The End of Culture?


In 2006, Adam Sternbergh wrote a memorable and snarky piece in New York magazine, “Up With Grups“, disparaging “40-year-old men and women who look, talk, act, and dress like people who are 22 years old”:

“This is an obituary for the generation gap. … It’s not about a fad but about a phenomenon that looks to be permanent. It’s about the hedge-fund guy in Park Slope with the chunky square glasses, brown rock T-shirt, slight paunch, expensive jeans, Puma sneakers, and shoulder-slung messenger bag, with two kids squirming over his lap like itchy chimps at the Tea Lounge on Sunday morning. It’s about the mom in the low-slung Sevens and ankle boots and vaguely Berlin-art-scene blouse with the $800 stroller and the TV-screen-size Olsen-twins sunglasses perched on her head walking through Bryant Park listening to Death Cab for Cutie on her Nano.”

But, while there are certainly some ‘grown-ups’ whose undying affectation of youth culture comes from some pitiful Peter Pan complex, I think the explanation often has more to do with this phenomenon. As Kurt Anderson observed recently in Vanity Fair, popular culture simply may not have changed that much in the past twenty years or so:

“Think about it. Picture it. Rewind any other 20-year chunk of 20th-century time. There’s no chance you would mistake a photograph or movie of Americans or an American city from 1972—giant sideburns, collars, and bell-bottoms, leisure suits and cigarettes, AMC Javelins and Matadors and Gremlins alongside Dodge Demons, Swingers, Plymouth Dusters, and Scamps—with images from 1992. Time-travel back another 20 years, before rock ’n’ roll and the Pill and Vietnam, when both sexes wore hats and cars were big and bulbous with late-moderne fenders and fins—again, unmistakably different, 1952 from 1972. You can keep doing it and see that the characteristic surfaces and sounds of each historical moment are absolutely distinct from those of 20 years earlier or later: the clothes, the hair, the cars, the advertising—all of it. It’s even true of the 19th century: practically no respectable American man wore a beard before the 1850s, for instance, but beards were almost obligatory in the 1870s, and then disappeared again by 1900. The modern sensibility has been defined by brief stylistic shelf lives, our minds trained to register the recent past as old-fashioned.” (via kottke)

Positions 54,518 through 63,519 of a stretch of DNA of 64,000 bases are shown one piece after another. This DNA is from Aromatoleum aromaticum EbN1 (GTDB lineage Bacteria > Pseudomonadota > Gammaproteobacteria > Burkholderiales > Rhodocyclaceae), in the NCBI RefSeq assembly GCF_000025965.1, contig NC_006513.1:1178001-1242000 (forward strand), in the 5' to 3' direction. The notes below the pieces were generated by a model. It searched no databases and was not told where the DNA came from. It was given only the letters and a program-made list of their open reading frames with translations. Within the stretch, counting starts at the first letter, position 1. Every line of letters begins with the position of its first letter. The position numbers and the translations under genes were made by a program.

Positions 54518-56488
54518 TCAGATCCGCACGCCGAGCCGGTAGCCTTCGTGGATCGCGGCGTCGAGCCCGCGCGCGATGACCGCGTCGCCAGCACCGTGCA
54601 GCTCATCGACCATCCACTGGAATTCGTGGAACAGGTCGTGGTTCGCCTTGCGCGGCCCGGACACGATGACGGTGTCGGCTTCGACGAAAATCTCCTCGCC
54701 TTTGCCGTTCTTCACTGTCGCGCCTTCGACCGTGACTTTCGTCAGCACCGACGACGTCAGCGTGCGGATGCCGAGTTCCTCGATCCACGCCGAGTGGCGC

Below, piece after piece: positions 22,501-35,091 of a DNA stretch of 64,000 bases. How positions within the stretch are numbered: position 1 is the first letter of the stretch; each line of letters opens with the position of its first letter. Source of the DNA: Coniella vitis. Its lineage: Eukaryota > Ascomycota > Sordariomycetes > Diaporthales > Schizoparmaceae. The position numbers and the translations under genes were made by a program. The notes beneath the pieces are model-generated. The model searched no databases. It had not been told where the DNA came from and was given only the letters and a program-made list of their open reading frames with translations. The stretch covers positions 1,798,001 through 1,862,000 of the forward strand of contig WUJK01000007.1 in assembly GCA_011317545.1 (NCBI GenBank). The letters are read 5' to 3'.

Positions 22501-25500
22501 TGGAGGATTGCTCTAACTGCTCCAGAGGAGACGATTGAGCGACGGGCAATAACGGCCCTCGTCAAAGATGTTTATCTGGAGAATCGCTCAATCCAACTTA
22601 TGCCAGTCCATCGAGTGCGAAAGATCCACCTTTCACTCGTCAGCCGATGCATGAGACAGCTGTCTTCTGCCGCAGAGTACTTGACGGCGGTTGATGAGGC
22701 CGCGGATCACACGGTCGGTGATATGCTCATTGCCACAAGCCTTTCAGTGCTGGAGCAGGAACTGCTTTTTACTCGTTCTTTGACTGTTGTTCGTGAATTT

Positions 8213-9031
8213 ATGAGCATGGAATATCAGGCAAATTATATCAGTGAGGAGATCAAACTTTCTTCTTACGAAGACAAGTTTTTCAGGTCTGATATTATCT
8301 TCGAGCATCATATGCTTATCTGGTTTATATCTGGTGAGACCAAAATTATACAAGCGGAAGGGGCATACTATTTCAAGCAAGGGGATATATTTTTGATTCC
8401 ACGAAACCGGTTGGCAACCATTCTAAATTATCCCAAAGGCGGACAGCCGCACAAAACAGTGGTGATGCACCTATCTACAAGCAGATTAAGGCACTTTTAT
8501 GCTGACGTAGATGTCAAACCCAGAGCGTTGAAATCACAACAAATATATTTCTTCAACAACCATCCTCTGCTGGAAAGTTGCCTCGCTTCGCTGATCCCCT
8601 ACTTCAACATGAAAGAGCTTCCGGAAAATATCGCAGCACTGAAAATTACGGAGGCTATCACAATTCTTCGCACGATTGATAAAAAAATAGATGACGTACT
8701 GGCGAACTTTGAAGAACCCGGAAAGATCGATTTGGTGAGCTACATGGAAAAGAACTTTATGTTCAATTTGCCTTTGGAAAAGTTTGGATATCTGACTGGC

It seems to me that this isn’t across the board, of course. Music and casual dress seem to have changed less than, for instance, literary style, cuisine, automobile design, or film, off the top of my head. It is no accident that Sternbergh focuses mostly on what his so-called ‘grups’ wear and listen to.


Could Conjoined Twins Share a Mind?


A mind-boggling piece on Tatiana and Krista, 4-year old sisters in rural British Columbia, which mounts a serious challenge to our “one-person-one-mind” convictions:

“Twins joined at the head — the medical term is craniopagus — are one in 2.5 million, of which only a fraction survive. The way the girls’ brains formed beneath the surface of their fused skulls, however, makes them beyond rare: their neural anatomy is unique, at least in the annals of recorded scientific literature. Their brain images reveal what looks like an attenuated line stretching between the two organs, a piece of anatomy their neurosurgeon, Douglas Cochrane of British Columbia Children’s Hospital, has called a thalamic bridge, because he believes it links the thalamus of one girl to the thalamus of her sister. The thalamus is a kind of switchboard, a two-lobed organ that filters most sensory input and has long been thought to be essential in the neural loops that create consciousness. Because the thalamus functions as a relay station, the girls’ doctors believe it is entirely possible that the sensory input that one girl receives could somehow cross that bridge into the brain of the other. One girl drinks, another girl feels it.” (via NYTimes).


How to Picture a Black Hole

“This month, researchers are inaugurating the Event Horizon Telescope, a project that will try to take the first detailed pictures of the supermassive black hole at the center of our galaxy.

This observation would be a remarkable achievement, underscoring the progress that has been made in black-hole research in just the last few decades. As recently as the 1970s, astronomers still argued over whether black holes were theoretical constructs or real physical objects. They now have ample evidence that black holes are not only real, but abundant in the cosmos.” (via Wired)


Subculture of Americans prepares for civilization’s collapse

“…a growing subculture of Americans who refer to themselves informally as “preppers.” Some are driven by a fear of imminent societal collapse, others are worried about terrorism, and many have a vague concern that an escalating series of natural disasters is leading to some type of environmental cataclysm.

They are following in the footsteps of hippies in the 1960s who set up communes to separate themselves from what they saw as a materialistic society, and the survivalists in the 1990s who were hoping to escape the dictates of what they perceived as an increasingly secular and oppressive government.

Preppers, though are, worried about no government.” (via Reuters).